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- According to the Internal Revenue Service (IRS), first-time home buyers are taxpayers who have not owned a principal residence in the three years prior to the purchase date.
- If you are not prepared, the excitement of buying your first home can fade behind a pile of paperwork. If you are considering buying a home, planning is key. Having on hand the appropriate documentation and a reservoir of cash will help ease the process, saving you, your lender and your realtor time and money along the way.
When it comes to qualifying for a mortgage, first-time home buyers should be prepared with either a a letter of pre-qualification or pre-approval. Pre-qualification provides your lender and realtor with a letter or certificate that outlines how much money you are qualified to borrow, based on your monthly income, credit score and debt ratio. This helps narrow your house-hunting to a certain dollar amount, helping you secure a manageable monthly payment.
A pre-approval, on the other hand, provides a more thorough assessment of your financial situation. This letter shows that a lender has closely verified several key factors, including your credit references, employment status and income-to-debt ratio.
- As you begin the mortgage application process, examine carefully how much house you can afford. A lender may be willing to lend you more so that you can buy a more expensive home, but you will be the one making the monthly payment. Consider all the costs that go into home ownership: mortgage payment, property tax, maintenance costs, utilities, mortgage insurance, homeowner's insurance and other relevant costs.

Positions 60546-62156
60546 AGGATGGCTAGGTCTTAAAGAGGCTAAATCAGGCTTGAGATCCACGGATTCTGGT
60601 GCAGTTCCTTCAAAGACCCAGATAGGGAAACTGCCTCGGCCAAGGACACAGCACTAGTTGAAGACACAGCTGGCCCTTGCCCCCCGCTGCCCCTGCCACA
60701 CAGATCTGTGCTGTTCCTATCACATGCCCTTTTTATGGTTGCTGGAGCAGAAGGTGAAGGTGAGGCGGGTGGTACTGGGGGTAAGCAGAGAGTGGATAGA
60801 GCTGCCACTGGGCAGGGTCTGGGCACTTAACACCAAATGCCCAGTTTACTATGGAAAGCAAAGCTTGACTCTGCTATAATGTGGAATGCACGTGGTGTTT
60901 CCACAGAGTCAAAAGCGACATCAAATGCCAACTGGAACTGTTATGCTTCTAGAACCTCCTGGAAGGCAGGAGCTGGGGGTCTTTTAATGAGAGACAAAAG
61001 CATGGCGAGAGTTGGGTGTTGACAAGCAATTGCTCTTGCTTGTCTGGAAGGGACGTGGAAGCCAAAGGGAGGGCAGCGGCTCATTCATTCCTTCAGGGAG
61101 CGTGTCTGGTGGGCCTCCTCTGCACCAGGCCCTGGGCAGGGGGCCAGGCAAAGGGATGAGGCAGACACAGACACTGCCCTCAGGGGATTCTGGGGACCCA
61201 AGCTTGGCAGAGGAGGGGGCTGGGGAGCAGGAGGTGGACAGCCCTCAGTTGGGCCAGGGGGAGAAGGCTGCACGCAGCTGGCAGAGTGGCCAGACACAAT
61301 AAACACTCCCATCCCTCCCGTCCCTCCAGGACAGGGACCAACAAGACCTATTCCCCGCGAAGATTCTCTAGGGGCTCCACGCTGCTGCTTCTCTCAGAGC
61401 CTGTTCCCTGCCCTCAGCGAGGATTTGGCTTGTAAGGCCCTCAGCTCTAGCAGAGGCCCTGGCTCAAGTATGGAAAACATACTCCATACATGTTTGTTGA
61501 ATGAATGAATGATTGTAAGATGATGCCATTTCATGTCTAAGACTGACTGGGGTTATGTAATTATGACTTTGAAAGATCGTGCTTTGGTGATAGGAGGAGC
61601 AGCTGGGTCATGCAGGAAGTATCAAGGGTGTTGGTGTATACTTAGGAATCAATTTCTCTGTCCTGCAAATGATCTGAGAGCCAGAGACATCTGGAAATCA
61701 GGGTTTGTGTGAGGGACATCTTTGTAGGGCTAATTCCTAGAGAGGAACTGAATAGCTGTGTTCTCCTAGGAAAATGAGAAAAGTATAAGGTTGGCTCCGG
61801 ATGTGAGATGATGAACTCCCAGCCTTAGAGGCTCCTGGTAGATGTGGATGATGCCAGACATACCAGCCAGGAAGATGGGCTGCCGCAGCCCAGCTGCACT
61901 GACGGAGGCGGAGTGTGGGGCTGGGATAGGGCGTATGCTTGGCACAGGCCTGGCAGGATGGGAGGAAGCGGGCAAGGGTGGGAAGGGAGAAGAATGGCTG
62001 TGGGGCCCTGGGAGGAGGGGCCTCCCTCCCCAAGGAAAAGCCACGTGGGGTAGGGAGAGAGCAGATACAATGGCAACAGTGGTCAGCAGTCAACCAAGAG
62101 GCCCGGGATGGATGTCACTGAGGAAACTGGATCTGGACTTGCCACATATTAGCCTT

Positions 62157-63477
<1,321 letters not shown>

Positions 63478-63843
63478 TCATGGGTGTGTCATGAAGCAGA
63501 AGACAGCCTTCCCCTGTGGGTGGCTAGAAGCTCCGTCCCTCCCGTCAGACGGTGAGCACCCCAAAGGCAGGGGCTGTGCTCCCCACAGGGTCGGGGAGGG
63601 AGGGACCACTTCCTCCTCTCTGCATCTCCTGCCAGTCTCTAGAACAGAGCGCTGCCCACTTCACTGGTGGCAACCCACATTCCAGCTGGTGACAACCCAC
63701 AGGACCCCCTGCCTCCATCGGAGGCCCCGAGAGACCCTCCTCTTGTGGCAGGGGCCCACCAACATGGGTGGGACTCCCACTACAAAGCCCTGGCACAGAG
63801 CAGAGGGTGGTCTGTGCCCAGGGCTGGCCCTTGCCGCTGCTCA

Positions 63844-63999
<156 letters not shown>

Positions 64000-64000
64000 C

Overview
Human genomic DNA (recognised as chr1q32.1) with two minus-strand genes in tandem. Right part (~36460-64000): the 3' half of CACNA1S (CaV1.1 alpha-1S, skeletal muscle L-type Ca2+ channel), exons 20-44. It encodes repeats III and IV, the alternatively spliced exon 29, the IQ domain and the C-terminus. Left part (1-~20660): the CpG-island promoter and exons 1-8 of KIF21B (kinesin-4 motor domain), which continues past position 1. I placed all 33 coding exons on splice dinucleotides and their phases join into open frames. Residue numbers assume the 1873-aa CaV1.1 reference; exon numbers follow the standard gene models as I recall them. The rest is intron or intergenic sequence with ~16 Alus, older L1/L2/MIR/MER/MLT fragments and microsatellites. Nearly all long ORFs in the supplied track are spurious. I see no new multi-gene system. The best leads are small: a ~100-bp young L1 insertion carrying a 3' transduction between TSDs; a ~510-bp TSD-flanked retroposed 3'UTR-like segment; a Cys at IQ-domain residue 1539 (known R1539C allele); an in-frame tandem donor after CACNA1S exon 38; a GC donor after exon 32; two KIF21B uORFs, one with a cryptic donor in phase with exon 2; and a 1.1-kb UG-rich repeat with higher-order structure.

- Long before you begin the mortgage application process, you should get organized. Organizing documents and clearing potential credit hazards can take weeks or months, and preparedness can prevent snags along the way.
Before you begin shopping for a new home, check your credit report. You can purchase a copy from one of the major credit reporting agencies (Transunion, Experian or Equifax). Check it for accuracy, and clear up any errors that may have been reported against your name or your spouse's name. Errors typically take 30 days to be erased from a credit record, and you will need to request a written letter from the creditor. Under federal law, you may receive a free copy of your credit report each year from the three major credit report agencies (see Resources).
Credit scores are important because they reveal a borrower's track record in repaying loans. A low score does not necessarily mean you won't be approved, but it can lead to a higher interest rate on the loan.
Your lender will also require copies of checking and savings account statements for the previous six months, as well as evidence of other investments, like stocks and retirement accounts. Also, keep a file of paycheck stubs as proof of your monthly income, as well as a list of all credit cards, their balances and monthly payments. Other outstanding debts, such as automobile loans, will also need to be included. And finally, provide copies of the last two years' income tax returns.
- When it comes to financing your home, the larger the down payment you can make, the better your financial outlook will become. A higher down payment can lead to a lower mortgage interest rate and can possibly prevent a monthly PMI (private mortgage insurance). And with a higher down payment, your principal drops, leaving you with a lower monthly payment.
Lending programs vary, with eligible buyers required to make as low as a 3 percent down payment. Under certain guidelines, qualifying buyers may not be required to make a down payment.
When you make an offer on a home, you will be required to sign a contract and pay earnest money. The amount of this payment varies--typically as low as $1,000--and is used to help validate the contract. This money is usually held in an escrow account and will go toward the down payment at closing.
Closing costs range from 3 to 4 percent of the home price, but these expenses are often negotiable between buyer and seller and even with the lender through special lending programs.